Which is a pointless exercise that serves only to achieve a "100% coverage" statistic. S'no wonder development gets ever more expensive while error rates remain constant.


        Examine what is said, not who speaks -- Silence betokens consent -- Love the truth but pardon error.
        "Science is about questioning the status quo. Questioning authority".
        In the absence of evidence, opinion is indistinguishable from prejudice.
Re: Unit testing OS rich code
by eyepopslikeamosquito (Canon) on Oct 13, 2011 at 07:44 UTC

    `touch $to_base.FLG`;
    Are you really running the external touch command via backticks without checking for errors? Eeww. IMHO, Perl internal functions should generally be preferred to running external commands; they tend to be faster, more portable, more secure, and more robust with better error diagnostics. To mimic the touch command in Perl is not difficult. If the file already exists, you could simply use:
    my $now = time(); utime($now, $now, $file);
    Or you might employ the CPAN File::Touch module.

    As for testing this sort of stuff, I don't usually mock at all, just have the test setup create a new empty scratch directory, populate it with known content, test against that, and have the test teardown remove the scratch directory. Oh, and do it all in Perl, not running external commands. :)

      I really don't much care about the timestamp. I'm using touch as the quickest easiest way to create an empty file.
      Me
        the quickest easiest way to create an empty file.

        Quickest? Definitely not. Easiest? Your call :)

        cmpthese 1, { a=>q[ qx[ touch junka.$_ ] for 1 .. 1000 ], b=>q[ do{ open my $f, ">junkb.$_" } for 1 .. 1000 ], };; s/iter a b a 8.83 -- -95% b 0.421 1997% --

        Examine what is said, not who speaks -- Silence betokens consent -- Love the truth but pardon error.
        "Science is about questioning the status quo. Questioning authority".
        In the absence of evidence, opinion is indistinguishable from prejudice.

        I'm using touch as the quickest easiest way to create an empty file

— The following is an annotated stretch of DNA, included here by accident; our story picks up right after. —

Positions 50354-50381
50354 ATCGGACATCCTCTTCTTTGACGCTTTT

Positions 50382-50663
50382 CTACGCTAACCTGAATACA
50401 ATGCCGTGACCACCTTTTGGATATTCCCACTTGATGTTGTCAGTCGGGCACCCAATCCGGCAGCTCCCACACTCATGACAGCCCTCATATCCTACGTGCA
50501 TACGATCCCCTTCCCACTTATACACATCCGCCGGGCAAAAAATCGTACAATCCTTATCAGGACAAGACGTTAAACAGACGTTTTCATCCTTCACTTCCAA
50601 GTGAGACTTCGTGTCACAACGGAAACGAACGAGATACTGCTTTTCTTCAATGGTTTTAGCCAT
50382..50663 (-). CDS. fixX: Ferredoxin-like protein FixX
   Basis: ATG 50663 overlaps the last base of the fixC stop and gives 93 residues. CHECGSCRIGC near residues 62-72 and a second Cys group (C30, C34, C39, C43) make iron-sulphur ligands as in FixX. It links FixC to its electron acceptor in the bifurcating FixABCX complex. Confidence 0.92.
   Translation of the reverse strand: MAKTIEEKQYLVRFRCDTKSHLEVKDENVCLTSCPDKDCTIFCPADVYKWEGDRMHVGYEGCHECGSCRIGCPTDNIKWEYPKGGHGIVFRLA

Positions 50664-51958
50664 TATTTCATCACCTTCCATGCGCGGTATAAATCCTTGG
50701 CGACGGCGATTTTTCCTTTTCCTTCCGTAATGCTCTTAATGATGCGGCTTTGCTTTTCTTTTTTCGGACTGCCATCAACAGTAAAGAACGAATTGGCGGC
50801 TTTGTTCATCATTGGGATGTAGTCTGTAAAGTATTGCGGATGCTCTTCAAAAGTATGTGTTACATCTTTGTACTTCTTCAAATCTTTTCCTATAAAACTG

Are you seriously arguing that using:
        `touch $file`
        to create an empty file should be preferred to, for example:
        { open(my $fh, '>', $file) or die "error creating empty '$file': $!"; }
        on the grounds that it is "quicker and easier" to write?

        If you are that stretched for time, how on earth do you expect to find time to write your proposed test mock framework?

Reaped: Re: Unit testing OS rich code
by NodeReaper (Curate) on Oct 13, 2011 at 12:48 UTC
Re: Unit testing OS rich code
by pvaldes (Chaplain) on Oct 13, 2011 at 15:02 UTC
    for all keys if a file is missing die for all keys rename
    ....
    for all keys unless one of the files is missing rename
Reaped: Re: Unit testing OS rich code
by NodeReaper (Curate) on Oct 14, 2011 at 12:38 UTC
Reaped: Re: Unit testing OS rich code
by NodeReaper (Curate) on Oct 16, 2011 at 12:46 UTC
Reaped: Re: Unit testing OS rich code
by NodeReaper (Curate) on Oct 17, 2011 at 13:15 UTC
Reaped: Re: Unit testing OS rich code
by NodeReaper (Curate) on Oct 18, 2011 at 12:48 UTC

Log In?
Username:
Password:

What's my password?
Create A New User
Node Status?
node history
Node Type: perlquestion [id://931036]
Approved by Perlbotics
Front-paged by planetscape
help
Chatterbox?
and the web crawler heard nothing...

How do I use this? | Other CB clients
Other Users?
Others making s'mores by the fire in the courtyard of the Monastery: (12)
As of 2014-07-25 13:59 GMT
Sections?
Information?
Find Nodes?
Leftovers?
    Voting Booth?

    My favorite superfluous repetitious redundant duplicative phrase is:









    Results (172 votes), past polls